In spite of (or perhaps because of) JFK's notoriety, it was very well-received upon its release in December 1991. The film grossed more than $50 million worldwide, which was impressive considering that the film was more than three hours long, and ended up receiving eight Academy Award nominations, including best picture, best director and best supporting actor for Tommy Lee Jones. It ended up winning two of those awards for the experimental cinematography and editing. It also, much to Stone's delight no doubt, incited a whole media discussion about the Kennedy assassination. Much like the media circus that surrounded the release of Mel Gibson's The Passion of the Christ, all you could see and hear on the news for several months was talk of what actually occurred on Nov. 22, 1963. In point of fact, we probably will never know what occurred. As Pesci's nervous David Ferrie quotes Winston Churchill in the film, "It's a riddle wrapped in a mystery inside an enigma." Still, perhaps whether we ever know the truth (or, to be more precise, know THAT we know the truth since we may already know it) isn't as important as that we never give up looking for it. Maybe the real message behind the film is that the pursuit of truth is more important then the possession of it.

Thursday, December 1, 2011

The Napoleons of Crime

With the release of Guy Ritchie's Sherlock Holmes: A Game of Shadows (the sequel to his hugely successful and surprisingly enjoyable 2009 film) only weeks away, I thought I would take a second and look back at some of the actors who have portrayed Holmes' brilliant archenemy Professor James Moriarty over the past century. Although Moriarty only appeared in one of Doyle's stories ("The Final Problem"), somehow he managed to capture the imagination of audiences. Perhaps because he seems to be the only character who, aside from Sherlock's elder brother Mycroft (who is also appearing in the new film), is Holmes' intellectual equal. Holmes referred to him as the "Napoleon of crime" and "the organizer of half that is evil and of nearly all that is undetected in this great city... a genius, a philosopher, an abstract thinker. He has a brain of the first order." Moriarty was clearly someone whose mind Holmes greatly admired, even while despising his moral character. Every prominent hero needs a mortal enemy and Moriarty fulfills that role admirably. He is the Joker to Holmes' Batman, The Luthor to his Superman, the Blofeld to his Bond. While Moriarty's screen career is perhaps not as eminent as that of Holmes, it is nonetheless impressive. In fact, a few of the actors who played one role would later end up playing the other (particularly Richard Roxburgh and Anthony Higgins). Naturally this list is by no means exhaustive, but it is a helpful introduction to a character who can be regarded I think as one of the great villains of fiction.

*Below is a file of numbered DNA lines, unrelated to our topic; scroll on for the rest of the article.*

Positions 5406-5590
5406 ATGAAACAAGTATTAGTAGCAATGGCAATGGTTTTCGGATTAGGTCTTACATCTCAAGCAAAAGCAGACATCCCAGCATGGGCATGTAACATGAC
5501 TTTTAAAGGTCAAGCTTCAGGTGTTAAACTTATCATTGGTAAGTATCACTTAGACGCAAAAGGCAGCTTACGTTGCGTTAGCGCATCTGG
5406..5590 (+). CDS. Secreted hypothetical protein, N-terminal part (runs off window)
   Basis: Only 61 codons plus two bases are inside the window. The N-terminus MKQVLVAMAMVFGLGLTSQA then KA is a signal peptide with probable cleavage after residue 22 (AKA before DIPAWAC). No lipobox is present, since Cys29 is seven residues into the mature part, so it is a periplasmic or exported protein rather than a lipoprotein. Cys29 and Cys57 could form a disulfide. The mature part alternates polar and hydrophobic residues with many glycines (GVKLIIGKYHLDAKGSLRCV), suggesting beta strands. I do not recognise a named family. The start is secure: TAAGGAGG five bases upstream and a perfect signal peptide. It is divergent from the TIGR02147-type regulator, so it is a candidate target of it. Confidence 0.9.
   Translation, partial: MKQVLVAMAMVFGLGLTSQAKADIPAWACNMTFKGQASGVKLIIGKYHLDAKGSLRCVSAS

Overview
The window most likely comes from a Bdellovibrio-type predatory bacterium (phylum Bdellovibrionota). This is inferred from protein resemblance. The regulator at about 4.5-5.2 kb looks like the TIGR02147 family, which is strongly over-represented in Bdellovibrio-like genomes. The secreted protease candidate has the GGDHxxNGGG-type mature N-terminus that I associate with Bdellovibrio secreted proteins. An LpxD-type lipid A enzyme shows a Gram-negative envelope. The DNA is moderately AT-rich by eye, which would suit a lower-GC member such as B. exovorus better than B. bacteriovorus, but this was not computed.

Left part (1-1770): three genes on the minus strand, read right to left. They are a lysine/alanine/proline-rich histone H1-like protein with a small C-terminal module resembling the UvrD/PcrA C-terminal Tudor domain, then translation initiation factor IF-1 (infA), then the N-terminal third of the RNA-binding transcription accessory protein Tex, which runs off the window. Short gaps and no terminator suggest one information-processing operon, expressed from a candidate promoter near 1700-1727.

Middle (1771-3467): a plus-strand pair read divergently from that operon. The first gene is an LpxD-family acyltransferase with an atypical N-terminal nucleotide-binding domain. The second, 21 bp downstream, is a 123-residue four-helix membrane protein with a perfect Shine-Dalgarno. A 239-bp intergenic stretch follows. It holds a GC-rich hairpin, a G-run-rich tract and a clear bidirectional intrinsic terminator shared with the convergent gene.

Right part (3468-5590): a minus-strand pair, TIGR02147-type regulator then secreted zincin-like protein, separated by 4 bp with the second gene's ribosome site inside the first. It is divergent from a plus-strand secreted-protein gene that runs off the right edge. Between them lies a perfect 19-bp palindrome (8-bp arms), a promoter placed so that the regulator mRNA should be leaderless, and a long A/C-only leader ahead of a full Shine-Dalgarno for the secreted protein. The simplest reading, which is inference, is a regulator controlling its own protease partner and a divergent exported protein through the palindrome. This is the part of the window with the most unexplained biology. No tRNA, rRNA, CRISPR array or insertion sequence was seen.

Gustav von Seyffertitz, Sherlock Holmes (1922)

Ernest Torrence, Sherlock Holmes (1932)

Lyn Harding, The Triumph of Sherlock Holmes (1935)

George Zucco, The Adventures of Sherlock Holmes (1939)

Lionel Atwill, Sherlock Holmes and the Secret Weapon (1943)

Henry Daniell, The Woman in Green (1945)

Laurence Olivier, The Seven Per-Cent Solution (1976)

John Huston, Sherlock Holmes in New York (1976)

Viktor Yevgrafov, Priklyucheniya Sherloka Kholmsa i doktora Vatsona, a.k.a. The Adventures of Sherlock Holmes and Doctor Watson (1980)

Eric Porter, The Adventures of Sherlock Holmes (1985)

Anthony Higgins, Young Sherlock Holmes (1985)

Paul Freeman, Without a Clue (1988)

Daniel Davis, Star Trek: The Next Generation (1993)

Vincent D'Onofrio, Sherlock: A Case of Evil (2002)

Richard Roxburgh, The League of Extraordinary Gentlemen (2003)

Andrew Scott, Sherlock (2010)

Jared Harris, Sherlock Holmes: A Game of Shadows (2011)